SCA and Online Safety Bill: Two tools to tackle scams and fraud

Written by Kunal Sawhney, CEO, Kalkine

Financial frauds have been on the rise, with fraudsters turning online, applying technology-enabled methods to commit scams. Recent data suggests that criminals were able to steal over £750 million in the first half of 2021 alone. Keeping all these in mind, the government devised the Strong Customer Authentication’ (SCA) that will kick in from March 14. It aims to reduce fraud while making online card payments. It also makes contactless offline payments more secure.

SCA which is applicable to banks and other payment services providers was initially introduced in 2019 and was scheduled to be introduced on 14 September 2019 is aimed to limit fraud while enhancing the security of payments. It is the requirement of the second Payment Services Directive (PSD2).  In this mechanism, an additional check is required by the banks to confirm the identity of the consumer while the payments.

Almost all online purchases of over £25 will come under the ambit of SCA. The way authentication was done previously for shopping online using a mobile phone, laptop, or tablet would change now. Use of cards are prone to scams; many times card details are copied from the magnetic stripe of the card at a cash machine or in a store and a fake card is created for the means of fraud.

Businesses have been facing fraud as well, refund fraud is something that has become most prevalent for omnichannel retailers in the last some time. Also, they are victims to fraudsters contacting them, pretending to be regular suppliers, and asking to make an urgent transfer.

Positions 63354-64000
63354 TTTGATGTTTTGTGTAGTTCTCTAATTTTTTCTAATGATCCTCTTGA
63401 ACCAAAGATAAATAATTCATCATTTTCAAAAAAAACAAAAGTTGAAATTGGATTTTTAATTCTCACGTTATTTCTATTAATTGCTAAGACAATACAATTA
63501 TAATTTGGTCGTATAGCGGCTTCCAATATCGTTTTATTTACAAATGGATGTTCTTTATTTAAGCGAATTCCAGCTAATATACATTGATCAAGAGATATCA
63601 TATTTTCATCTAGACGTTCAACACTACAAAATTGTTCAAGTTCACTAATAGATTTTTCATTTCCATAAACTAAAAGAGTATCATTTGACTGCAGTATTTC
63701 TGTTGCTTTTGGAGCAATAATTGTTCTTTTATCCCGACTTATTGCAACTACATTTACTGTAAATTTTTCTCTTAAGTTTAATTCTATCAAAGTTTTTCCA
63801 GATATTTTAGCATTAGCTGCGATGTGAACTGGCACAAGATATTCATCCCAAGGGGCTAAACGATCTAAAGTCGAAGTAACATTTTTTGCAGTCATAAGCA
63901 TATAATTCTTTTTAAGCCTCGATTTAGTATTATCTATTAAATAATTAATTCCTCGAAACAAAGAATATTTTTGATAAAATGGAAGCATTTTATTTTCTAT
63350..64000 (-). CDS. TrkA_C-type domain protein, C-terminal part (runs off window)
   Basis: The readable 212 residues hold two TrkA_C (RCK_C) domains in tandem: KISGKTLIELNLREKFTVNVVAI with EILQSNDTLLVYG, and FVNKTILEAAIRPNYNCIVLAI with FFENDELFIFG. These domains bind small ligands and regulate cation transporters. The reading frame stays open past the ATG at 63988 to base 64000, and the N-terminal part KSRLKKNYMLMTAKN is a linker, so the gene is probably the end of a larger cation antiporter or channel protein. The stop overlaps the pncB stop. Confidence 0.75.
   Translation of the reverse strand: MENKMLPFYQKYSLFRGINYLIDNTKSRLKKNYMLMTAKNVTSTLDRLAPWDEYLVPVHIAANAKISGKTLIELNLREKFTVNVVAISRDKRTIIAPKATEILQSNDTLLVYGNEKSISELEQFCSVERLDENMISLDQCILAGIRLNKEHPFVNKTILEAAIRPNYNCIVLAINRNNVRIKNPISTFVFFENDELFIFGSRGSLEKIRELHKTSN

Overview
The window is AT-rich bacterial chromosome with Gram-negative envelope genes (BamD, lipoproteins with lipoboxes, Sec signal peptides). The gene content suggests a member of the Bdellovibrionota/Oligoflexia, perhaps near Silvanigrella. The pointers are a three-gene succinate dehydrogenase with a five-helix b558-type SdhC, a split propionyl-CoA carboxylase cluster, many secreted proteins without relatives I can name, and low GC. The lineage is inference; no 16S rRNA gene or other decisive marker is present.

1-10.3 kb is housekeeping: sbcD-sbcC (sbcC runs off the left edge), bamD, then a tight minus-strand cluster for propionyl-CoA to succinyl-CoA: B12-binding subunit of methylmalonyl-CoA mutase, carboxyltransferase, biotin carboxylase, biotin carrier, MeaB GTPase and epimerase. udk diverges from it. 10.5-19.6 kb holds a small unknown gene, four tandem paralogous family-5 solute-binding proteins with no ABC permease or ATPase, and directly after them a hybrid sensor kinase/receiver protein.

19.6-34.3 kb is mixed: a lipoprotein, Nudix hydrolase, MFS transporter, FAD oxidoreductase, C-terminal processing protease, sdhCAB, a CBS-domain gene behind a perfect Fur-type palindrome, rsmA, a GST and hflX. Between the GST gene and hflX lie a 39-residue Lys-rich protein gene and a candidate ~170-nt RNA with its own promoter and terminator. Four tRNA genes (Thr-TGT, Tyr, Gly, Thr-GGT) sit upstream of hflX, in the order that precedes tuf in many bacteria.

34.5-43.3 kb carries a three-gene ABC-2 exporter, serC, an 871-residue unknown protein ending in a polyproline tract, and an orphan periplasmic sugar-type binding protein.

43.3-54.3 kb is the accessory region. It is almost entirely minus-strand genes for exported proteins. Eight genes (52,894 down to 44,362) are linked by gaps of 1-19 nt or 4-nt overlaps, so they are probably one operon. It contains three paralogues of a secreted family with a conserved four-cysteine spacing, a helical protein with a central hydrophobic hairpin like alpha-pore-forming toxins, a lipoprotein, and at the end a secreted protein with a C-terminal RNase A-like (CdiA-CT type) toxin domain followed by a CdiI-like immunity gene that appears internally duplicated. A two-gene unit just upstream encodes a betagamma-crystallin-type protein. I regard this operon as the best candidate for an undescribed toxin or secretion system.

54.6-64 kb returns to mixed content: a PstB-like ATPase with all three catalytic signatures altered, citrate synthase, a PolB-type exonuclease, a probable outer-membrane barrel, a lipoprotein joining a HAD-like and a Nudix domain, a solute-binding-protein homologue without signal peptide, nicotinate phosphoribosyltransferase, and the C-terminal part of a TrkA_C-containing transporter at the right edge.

Online Safety Bill

Recently the government had reinforced its internet safety laws. A wider consultation has been launched on the restructuring of online advertising laws. The bill includes extra priority fraud, the sale of illegal drugs or weapons, hate crime, revenge porn, human trafficking, and many similar other activities.

Social media and search engines to be in the ambit

The draft bill on online safety has a proposal to put social media websites and search engines under a duty of care to restrict the spread of unlawful content on these services. The bill has the provision under which social media and search engines that host user-generated content are required to have a proper system in place to remove illegal content as soon as they come to their notice. Also, they must take additional measures for the most harmful ‘priority’ forms of such content.

As per the new rules’ communications regulator, Ofcom will have wider power to take faster action against the tech firms for default in removing illegal content and can penalize up to 10 per cent of annual worldwide turnover to non-compliant sites. It can block social media and search engine sites accessibility in the UK.

Measures may create some unease at the beginning  

Finance regulator FCA had updated its Strong Customer Authentication, and initially, it may create some anxiety with declined online payments for many if the bank details have not been updated. More checks will be in place hence contact details with the bank needs to be up to date.

These measures are meant to curb the growing problem of fraud, they may irritate initially with an added level to prove the identity of the person if he is permitted to do so, but in the longer run, they are sure to give peace of mind making the payment processes more secure. Similarly, the online safety bill that intends to tackle harmful content online would include measures to stop paid-for scam advertisements appearing by law.

About Lisa Baker, Editor 2359 Articles
Lisa Baker is the Editor of Always Finance, and writes about Business, Finance Technology and Healthcare. Lisa is also the owner of Need to See IT Publishing.